Jason's Braindump

Semantic Versioning

In the world of software management there exists a dread place called “dependency hell.”

The bigger your system grows and the more packages you integrate into your software, the more likely you are to find yourself, one day, in this pit of despair.

– semver.org


Given a version number MAJOR.MINOR.PATCH, increment the:

  • MAJOR version when you make incompatible API changes,
  • MINOR version when you add functionality in a backwards compatible manner, and
  • PATCH version when you make backwards compatible bug fixes.

Additional labels for pre-release and build metadata are available as extensions to the MAJOR.MINOR.PATCH format.

Semantic Versioning Specification (SemVer)

  • A normal version number MUST take the form X.Y.Z where X, Y, and Z are non-negative integers, and MUST NOT contain leading zeroes. X is the major version, Y is the minor version, and Z is the patch version. Each element MUST increase numerically. For instance: 1.9.0 -> 1.10.0 -> 1.11.0.
  • Once a versioned package has been released, the contents of that version MUST NOT be modified. Any modifications MUST be released as a new version.
  • Major version zero (0.y.z) is for initial development. Anything MAY change at any time. The public API SHOULD NOT be considered stable.
  • Version 1.0.0 defines the public API. The way in which the version number is incremented after this release is dependent on this public API and how it changes.
  • Patch version Z (x.y.Z | x > 0) MUST be incremented if only backwards compatible bug fixes are introduced. A bug fix is defined as an internal change that fixes incorrect behavior.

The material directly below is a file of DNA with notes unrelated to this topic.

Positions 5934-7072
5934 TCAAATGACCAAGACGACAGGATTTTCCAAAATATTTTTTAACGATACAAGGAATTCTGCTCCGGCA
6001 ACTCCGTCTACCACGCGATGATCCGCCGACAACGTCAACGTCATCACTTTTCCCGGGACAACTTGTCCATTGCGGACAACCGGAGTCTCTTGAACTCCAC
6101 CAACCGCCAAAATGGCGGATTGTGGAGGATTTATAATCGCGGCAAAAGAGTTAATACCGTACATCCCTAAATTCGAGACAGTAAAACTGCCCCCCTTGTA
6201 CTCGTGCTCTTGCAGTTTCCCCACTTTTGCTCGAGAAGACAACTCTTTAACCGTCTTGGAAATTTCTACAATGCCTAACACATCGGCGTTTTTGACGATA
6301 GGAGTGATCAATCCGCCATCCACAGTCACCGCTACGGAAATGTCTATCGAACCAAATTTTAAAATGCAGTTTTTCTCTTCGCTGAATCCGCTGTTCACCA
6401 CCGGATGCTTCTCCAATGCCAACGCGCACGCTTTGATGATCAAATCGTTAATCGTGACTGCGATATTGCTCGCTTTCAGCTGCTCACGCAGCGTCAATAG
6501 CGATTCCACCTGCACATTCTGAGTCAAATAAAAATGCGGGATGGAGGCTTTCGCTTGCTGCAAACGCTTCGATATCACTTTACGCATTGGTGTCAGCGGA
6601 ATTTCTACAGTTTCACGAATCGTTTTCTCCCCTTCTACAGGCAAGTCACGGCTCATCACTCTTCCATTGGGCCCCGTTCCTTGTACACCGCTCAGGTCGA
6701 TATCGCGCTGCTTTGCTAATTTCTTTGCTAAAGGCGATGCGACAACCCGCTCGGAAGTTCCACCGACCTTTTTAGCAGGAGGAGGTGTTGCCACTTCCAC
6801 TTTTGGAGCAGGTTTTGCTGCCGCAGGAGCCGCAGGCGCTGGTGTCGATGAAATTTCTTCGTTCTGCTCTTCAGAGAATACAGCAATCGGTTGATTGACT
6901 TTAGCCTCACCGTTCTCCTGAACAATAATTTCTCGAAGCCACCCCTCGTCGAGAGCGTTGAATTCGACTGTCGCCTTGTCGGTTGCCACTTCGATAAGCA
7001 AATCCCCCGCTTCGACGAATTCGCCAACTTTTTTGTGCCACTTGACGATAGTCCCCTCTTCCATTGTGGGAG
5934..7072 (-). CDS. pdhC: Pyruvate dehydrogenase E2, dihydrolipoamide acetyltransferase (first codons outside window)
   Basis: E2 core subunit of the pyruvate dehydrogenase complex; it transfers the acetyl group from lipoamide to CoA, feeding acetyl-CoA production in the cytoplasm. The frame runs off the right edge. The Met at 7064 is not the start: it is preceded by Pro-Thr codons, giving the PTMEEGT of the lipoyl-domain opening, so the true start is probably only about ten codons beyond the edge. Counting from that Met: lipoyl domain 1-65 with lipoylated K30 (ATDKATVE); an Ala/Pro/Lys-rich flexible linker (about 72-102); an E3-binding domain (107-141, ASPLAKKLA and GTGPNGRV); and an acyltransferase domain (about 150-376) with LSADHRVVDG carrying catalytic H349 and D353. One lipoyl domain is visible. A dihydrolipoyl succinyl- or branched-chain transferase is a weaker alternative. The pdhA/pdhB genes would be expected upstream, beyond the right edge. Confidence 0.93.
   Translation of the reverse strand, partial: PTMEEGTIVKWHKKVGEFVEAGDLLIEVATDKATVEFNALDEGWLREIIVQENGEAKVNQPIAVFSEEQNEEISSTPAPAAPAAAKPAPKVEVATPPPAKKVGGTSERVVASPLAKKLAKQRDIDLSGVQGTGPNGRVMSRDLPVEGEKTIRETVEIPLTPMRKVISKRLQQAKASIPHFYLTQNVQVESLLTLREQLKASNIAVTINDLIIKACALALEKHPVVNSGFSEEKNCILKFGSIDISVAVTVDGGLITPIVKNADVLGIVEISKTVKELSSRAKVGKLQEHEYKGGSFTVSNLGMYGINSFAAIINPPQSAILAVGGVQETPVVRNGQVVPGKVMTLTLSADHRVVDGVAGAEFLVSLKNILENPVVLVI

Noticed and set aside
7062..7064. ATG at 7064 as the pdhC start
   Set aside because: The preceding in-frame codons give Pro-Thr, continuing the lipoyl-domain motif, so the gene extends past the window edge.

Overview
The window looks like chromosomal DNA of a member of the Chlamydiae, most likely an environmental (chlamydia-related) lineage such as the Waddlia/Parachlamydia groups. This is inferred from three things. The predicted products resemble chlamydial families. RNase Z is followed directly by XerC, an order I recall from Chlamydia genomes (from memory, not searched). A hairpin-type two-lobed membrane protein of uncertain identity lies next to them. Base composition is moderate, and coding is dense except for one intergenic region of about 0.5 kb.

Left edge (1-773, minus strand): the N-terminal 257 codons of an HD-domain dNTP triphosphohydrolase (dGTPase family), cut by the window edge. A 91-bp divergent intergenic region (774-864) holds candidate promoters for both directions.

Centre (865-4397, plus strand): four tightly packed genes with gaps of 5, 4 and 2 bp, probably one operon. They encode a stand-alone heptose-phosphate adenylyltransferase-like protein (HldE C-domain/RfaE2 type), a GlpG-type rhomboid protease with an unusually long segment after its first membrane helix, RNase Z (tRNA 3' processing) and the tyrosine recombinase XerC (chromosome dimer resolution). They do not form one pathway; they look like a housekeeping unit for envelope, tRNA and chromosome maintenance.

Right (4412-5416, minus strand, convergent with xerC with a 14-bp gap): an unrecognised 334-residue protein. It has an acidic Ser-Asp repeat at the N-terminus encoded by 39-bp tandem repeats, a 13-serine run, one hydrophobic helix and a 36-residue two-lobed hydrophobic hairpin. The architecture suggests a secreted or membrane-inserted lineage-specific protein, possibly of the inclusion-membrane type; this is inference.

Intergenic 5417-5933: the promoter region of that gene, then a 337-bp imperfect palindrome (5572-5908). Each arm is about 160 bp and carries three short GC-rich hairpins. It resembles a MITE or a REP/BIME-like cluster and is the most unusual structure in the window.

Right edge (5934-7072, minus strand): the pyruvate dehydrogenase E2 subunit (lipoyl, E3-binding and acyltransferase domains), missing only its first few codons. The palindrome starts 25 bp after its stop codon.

• Minor version Y (x.Y.z | x > 0) MUST be incremented if new, backwards compatible functionality is introduced to the public API. It MUST be incremented if any public API functionality is marked as deprecated. It MAY be incremented if substantial new functionality or improvements are introduced within the private code. It MAY include patch level changes. Patch version MUST be reset to 0 when minor version is incremented.
  • Major version X (X.y.z | X > 0) MUST be incremented if any backwards incompatible changes are introduced to the public API. It MAY also include minor and patch level changes. Patch and minor version MUST be reset to 0 when major version is incremented.
  • A pre-release version MAY be denoted by appending a hyphen and a series of dot separated identifiers immediately following the patch version. Identifiers MUST comprise only ASCII alphanumerics and hyphens [0-9A-Za-z-]. Identifiers MUST NOT be empty. Numeric identifiers MUST NOT include leading zeroes. Pre-release versions have a lower precedence than the associated normal version. A pre-release version indicates that the version is unstable and might not satisfy the intended compatibility requirements as denoted by its associated normal version. Examples: 1.0.0-alpha, 1.0.0-alpha.1, 1.0.0-0.3.7, 1.0.0-x.7.z.92, 1.0.0-x-y-z.–.


How do I know when to release 1.0.0?

If your software is being used in production, it should probably already be 1.0.0. If you have a stable API on which users have come to depend, you should be 1.0.0. If you’re worrying a lot about backwards compatibility, you should probably already be 1.0.0.


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